How entertaining moviegoers find a film often depends on their level of expectations. People are much less likely to enjoy a movie if they have high hopes for it than if they don’t really know anything about it. It’s harder to surpass the expectations that way. “Stomp the Yard,” which opened Friday, is most enjoyable when the viewer goes in with no expectations at all.
Fans of “You Got Served,” “Roll Bounce” or “Drumline” will find themselves in comfortable territory with “Stomp the Yard,” directed by Sylvain White and starring Columbus Short (“Accepted”) and Meagan Good (“You Got Served”). Short’s DJ, a kid from the streets of L.A., likes to battle on the dance floor with his brother (Chris Brown) and friends. But when things get too violent, he’s forced to move to his uncle and aunt’s place in Atlanta and attend Truth University. He falls for a girl and, more significantly, joins a fraternity step team to which he brings his own unique street style.
The story is pure Hollywood formula. It’s another case of some executive saying, “Hey, let’s make a movie about [cool new trend]!” and hiring some writers dirt cheap to stretch it into a feature-length film. College comedy stereotypes abound, including the stern administrator, the quirky roommate, the fraternity asshole and the girl-of-everyone’s-dreams, who happens to date the fraternity asshole.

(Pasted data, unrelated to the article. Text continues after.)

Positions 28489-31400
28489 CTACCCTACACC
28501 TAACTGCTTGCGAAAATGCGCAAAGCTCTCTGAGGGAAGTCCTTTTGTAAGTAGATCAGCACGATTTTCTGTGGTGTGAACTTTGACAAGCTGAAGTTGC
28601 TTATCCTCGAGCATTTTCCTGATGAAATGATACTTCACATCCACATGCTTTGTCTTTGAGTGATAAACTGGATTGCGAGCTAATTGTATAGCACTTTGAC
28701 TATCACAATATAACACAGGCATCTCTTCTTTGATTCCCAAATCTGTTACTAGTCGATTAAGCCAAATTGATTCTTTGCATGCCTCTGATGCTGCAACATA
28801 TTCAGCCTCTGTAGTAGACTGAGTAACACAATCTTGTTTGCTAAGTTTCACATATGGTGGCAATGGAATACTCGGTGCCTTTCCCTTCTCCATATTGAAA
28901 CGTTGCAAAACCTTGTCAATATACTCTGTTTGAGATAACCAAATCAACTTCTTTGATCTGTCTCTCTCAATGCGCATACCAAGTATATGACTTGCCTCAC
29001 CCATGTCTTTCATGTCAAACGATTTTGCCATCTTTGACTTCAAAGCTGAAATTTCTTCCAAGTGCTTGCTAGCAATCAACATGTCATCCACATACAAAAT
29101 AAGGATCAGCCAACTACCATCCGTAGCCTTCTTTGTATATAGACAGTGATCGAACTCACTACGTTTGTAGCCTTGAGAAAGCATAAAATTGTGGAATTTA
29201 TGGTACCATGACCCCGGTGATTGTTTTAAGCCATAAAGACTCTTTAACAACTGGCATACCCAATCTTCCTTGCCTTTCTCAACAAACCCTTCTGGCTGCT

That said, the music and the dancing is pretty great and there’s some fun to be found in the soap opera twists and sometimes laughably bad lines (“T.N.T. is one of the most powerful explosives in the world!”). Many critics say that even such qualities fail to outweigh the bad, but then, they probably didn’t go see “Stomp the Yard” to have a good time in the first place.
The cinematography has its hiccups, but it’s also nice for the most part. The stylized opening sequence, a dance battle royale similar to the one that opened “You Got Served,” loses its cool because of choppy editing. But later the camera is used wonderfully in capturing the Georgia scenery and tricky steppin’.
Short, who’s most recently appeared in the television show “Studio 60 on the Sunset Strip,” is likable as the tortured DJ. Though it’s pretty easy to predict how the movie’s going to end up anyway, the melodramatic twists in DJ’s life will surely get reactions from the audience. MTV favorite Chris Brown makes his feature film debut in “Stomp the Yard,” but his role is surprisingly minimal.
“Stomp the Yard” definitely isn’t an Oscar contender, but it’s an amazingly good popcorn flick, especially for dance and hip-hop lovers. There’s nothing terribly original about it, except for the topic, but it still can be pretty damn entertaining. One word of warning before you Metro to Mazza: don’t trip over the little white kids trying to imitate the dancers after the credits roll.